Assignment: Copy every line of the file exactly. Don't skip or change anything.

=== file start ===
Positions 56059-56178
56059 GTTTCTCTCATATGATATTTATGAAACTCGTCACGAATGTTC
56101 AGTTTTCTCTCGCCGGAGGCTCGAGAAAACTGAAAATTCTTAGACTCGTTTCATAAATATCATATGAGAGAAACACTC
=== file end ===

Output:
Positions 56059-56178
56059 GTTTCTCTCATATGATATTTATGAAACTCGTCACGAATGTTC
56101 AGTTTTCTCTCGCCGGAGGCTCGAGAAAACTGAAAATTCTTAGACTCGTTTCATAAATATCATATGAGAGAAACACTC